I think this episode is on one of the most fascinating topics we've explored so far. Today we're talking about information, a concept that we've only had for less than a century, but one that is proving to be absolutely foundational to our understanding of the universe and the ongoing process of life.
My interest in information started about 5 years ago when I was thinking about what a foundation for morality might be.
Whenever we think about what might be a preferable state of affairs, we're fundamentally picturing realities with different configurations of matter. When making decisions of right and wrong, we're imagining worlds with matter organised in different ways. There's something about certain material configurations that makes us think that they have intrinsic moral worth, whether they're living systems with sentience or entire ecosystems.
Configurations of matter, by definition, are information. Information is a quantity that is inextricably tied to entropy, the measure of how disordered a system is.
In order to develop a fundamental understanding of right or wrong, one that extends beyond what our anthropocentric lenses may tell us, and encapsulates all of life, we must think about the physical makeup of these systems. There's no other way.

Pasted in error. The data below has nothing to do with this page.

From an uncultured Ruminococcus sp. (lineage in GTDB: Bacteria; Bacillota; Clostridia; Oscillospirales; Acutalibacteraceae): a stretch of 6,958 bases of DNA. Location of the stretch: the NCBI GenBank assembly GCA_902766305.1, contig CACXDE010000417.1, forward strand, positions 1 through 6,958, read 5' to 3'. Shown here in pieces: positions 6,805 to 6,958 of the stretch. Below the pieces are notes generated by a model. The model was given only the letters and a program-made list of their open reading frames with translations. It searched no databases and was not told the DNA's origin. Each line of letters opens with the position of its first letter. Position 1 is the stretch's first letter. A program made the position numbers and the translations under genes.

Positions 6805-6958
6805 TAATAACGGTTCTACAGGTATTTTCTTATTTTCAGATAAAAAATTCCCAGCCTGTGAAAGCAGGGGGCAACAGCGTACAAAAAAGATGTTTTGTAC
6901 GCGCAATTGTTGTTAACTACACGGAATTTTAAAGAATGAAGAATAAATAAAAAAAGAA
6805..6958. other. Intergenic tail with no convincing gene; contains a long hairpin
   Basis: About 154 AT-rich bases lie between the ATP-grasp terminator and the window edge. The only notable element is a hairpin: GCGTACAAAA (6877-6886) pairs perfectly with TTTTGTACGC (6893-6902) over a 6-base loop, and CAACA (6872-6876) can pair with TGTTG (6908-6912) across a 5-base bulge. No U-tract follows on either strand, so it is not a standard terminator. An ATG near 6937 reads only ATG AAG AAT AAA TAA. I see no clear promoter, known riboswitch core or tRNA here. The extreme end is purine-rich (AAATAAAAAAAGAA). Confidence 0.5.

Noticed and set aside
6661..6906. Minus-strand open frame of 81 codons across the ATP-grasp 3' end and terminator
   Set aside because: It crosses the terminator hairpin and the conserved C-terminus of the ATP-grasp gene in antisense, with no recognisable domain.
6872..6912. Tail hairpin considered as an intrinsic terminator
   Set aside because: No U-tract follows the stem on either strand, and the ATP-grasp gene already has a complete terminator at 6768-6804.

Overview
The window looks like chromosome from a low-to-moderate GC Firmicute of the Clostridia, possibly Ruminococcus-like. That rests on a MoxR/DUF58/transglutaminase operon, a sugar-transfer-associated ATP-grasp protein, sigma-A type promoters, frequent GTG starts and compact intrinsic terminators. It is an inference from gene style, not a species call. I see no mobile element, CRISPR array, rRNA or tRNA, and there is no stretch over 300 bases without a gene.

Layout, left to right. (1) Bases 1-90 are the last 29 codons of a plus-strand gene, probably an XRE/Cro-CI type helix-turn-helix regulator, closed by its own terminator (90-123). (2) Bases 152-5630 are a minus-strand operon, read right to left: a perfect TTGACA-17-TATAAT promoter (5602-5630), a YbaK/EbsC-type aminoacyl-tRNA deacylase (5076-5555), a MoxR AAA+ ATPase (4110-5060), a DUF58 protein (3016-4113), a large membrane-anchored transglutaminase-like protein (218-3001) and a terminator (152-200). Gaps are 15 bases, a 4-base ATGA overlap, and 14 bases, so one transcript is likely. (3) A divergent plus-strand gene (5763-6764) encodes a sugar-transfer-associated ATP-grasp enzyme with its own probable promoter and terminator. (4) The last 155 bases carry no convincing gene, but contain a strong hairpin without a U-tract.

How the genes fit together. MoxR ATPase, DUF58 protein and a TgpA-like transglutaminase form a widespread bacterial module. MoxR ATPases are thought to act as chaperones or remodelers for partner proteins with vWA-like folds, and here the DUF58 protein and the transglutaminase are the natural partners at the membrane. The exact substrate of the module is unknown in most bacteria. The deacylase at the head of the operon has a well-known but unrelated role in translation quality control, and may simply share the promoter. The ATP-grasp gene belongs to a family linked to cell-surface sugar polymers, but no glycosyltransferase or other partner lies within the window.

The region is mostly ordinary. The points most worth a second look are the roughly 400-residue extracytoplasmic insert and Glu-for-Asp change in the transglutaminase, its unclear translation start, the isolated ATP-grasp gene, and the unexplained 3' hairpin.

As you'll learn in this episode, a deeper understanding of information will completely revolutionise how we see and interact with the world. It's impact is hard to overstate.
Joining me to cover this topic is celebrated physicist and science communicator, Prof. Paul Davies. Paul is a British scientist who has focused on theoretical physics, cosmology, and astrobiology.
At Arizona State University in Phoenix, he established the BEYOND: Center for Fundamental Concepts in Science, a “cosmic think tank” devoted to brainstorming deep foundational questions across all the sciences. He's got a deep interest SETI, the (Search for Extraterrestrial Intelligence) and chairs the SETI Post-Detection Taskgroup. He's also been involved in developing fascinating new theories of cancer which we cover in this episode.
Paul has received numerous awards for his work, including the Templeton Prize, the Faraday Prize, and in 2007 he was named a member of the Order of Australia.
Paul is also the author of 28 books. His most recent is The Demon in the machine —an eye-opening exploration of information and our world and was the basis of this conversation.
In our conversation we cover:
We now have a new way of observing the universe. Over a century ago, Einstein’s seminal work on the theory of general relativity predicted the existence of gravitational waves which are ripples within the very fabric of the universe itself.
The Constructal Law of thermodynamics is a relatively new law that will gives many disparate phenomena a rooting in physics. Explore what it is and its implications with the man who discovered it, Prof. Adrian Bejan.
Our understanding of information is transforming how we see the world. Find out how in this episode with Prof. Paul Davies